Starting September 18, Microsoft will end support for the Office and Outlook Android apps in Chrome OS and will instead push Chromebook users to its web apps. a statement it gave About Chromebooks. Still on July 31, Microsoft Support Documents recommended to install the Android versions of Office, Outlook, OneNote and OneDrive, but now those documents say: that the apps are not supported for Chrome OS users.
if About ChromebooksHowever, Kevin Tofel points out that the move to web apps complicates the offline situation for Office users. Although certain Office web apps, like Outlook, have a special offline mode, Tofel reports that offline it is not possible to open existing documents with Microsoft’s progressive web app for Chrome OS. While Chrome OS does offer some offline editing capabilities for Office files, it does not provide the real Office experience like the android apps did while disconnected from the Internet.
Microsoft was not immediately available to answer questions about what offline functionality the Office web experience for Chrome OS offered, or whether improvements would be made before the switchover in September.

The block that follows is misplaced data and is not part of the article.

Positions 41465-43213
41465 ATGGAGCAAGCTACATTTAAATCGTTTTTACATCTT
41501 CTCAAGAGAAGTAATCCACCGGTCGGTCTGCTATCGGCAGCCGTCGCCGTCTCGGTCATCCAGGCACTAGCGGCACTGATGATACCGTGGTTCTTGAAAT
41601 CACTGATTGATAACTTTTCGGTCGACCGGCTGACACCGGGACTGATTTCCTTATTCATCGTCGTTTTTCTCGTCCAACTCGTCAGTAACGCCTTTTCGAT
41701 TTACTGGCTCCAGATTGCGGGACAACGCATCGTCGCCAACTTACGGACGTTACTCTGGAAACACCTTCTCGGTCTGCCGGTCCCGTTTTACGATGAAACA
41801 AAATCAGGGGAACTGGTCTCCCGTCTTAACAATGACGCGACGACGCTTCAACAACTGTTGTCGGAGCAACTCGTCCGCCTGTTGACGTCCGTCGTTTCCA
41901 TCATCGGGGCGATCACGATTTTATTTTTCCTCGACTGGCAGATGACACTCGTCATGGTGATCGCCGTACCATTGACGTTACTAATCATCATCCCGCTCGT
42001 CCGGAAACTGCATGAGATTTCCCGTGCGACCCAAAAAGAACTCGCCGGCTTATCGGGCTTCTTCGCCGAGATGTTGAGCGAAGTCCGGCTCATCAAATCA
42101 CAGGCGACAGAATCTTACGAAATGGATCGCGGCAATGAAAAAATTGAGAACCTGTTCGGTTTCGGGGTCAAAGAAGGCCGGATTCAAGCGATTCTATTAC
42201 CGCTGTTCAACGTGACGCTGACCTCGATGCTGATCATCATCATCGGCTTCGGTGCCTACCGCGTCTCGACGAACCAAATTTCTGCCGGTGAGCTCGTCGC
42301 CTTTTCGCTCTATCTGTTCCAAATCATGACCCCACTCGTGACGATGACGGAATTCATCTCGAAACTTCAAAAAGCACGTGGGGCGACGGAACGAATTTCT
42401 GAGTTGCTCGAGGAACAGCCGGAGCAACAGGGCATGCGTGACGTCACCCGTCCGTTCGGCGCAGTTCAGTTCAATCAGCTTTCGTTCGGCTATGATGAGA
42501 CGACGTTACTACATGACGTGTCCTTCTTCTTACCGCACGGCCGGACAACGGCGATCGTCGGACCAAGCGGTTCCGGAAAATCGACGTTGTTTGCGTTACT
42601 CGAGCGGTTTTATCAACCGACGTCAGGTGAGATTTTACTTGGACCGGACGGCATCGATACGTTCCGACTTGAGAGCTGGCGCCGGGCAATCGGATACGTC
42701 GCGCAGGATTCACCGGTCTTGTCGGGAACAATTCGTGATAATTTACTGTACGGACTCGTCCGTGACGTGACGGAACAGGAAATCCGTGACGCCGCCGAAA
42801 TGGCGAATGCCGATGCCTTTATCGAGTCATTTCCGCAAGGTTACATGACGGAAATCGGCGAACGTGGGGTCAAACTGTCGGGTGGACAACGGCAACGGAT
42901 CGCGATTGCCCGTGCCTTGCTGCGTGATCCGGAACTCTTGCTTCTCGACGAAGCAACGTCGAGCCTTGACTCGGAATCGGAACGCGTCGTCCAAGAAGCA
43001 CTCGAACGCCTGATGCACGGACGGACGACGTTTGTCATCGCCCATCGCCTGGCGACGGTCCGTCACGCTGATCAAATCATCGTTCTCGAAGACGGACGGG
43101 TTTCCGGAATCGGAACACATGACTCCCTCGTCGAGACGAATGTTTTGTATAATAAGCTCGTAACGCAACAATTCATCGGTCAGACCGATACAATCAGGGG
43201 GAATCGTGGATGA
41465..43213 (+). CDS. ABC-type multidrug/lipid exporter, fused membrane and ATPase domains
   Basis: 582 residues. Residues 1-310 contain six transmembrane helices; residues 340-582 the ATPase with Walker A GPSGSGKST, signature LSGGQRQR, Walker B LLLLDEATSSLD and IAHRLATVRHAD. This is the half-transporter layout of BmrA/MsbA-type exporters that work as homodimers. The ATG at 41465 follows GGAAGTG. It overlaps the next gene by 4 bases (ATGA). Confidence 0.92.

For those who are always online, the switch from Android to web app may not make much of a difference. For the most part, the web version of Office offers many of the features you need for basic word processing, spreadsheets, and presentation creation – although I’m certainly not one who doesn’t prefer web apps.
Microsoft’s statement to About Chromebooks doesn’t really elaborate on why the company is making the change, though it does say that Chrome OS users will be able to access “additional and premium features”. (It’s worth noting that Chrome OS users could already use the Office web apps if they so choose.) Tofel reports that this change doesn’t mean Office for Android will disappear for phone users. We’ve reached out to Microsoft to confirm and let you know if we hear anything.
It’s ironic that Microsoft is stopping Chromebook users from running Android apps on their laptops since Windows 11 will have support for running Android apps. That said, the functionality of Android apps on Chrome OS has long been criticized and even Google has replaced some of its own apps with PWAs on the platform. Most PWAs are only useful if you have a live internet connection, but that’s not really the case for apps like Office. Hopefully, Chromebook users will be able to return the option for an offline experience after the switch.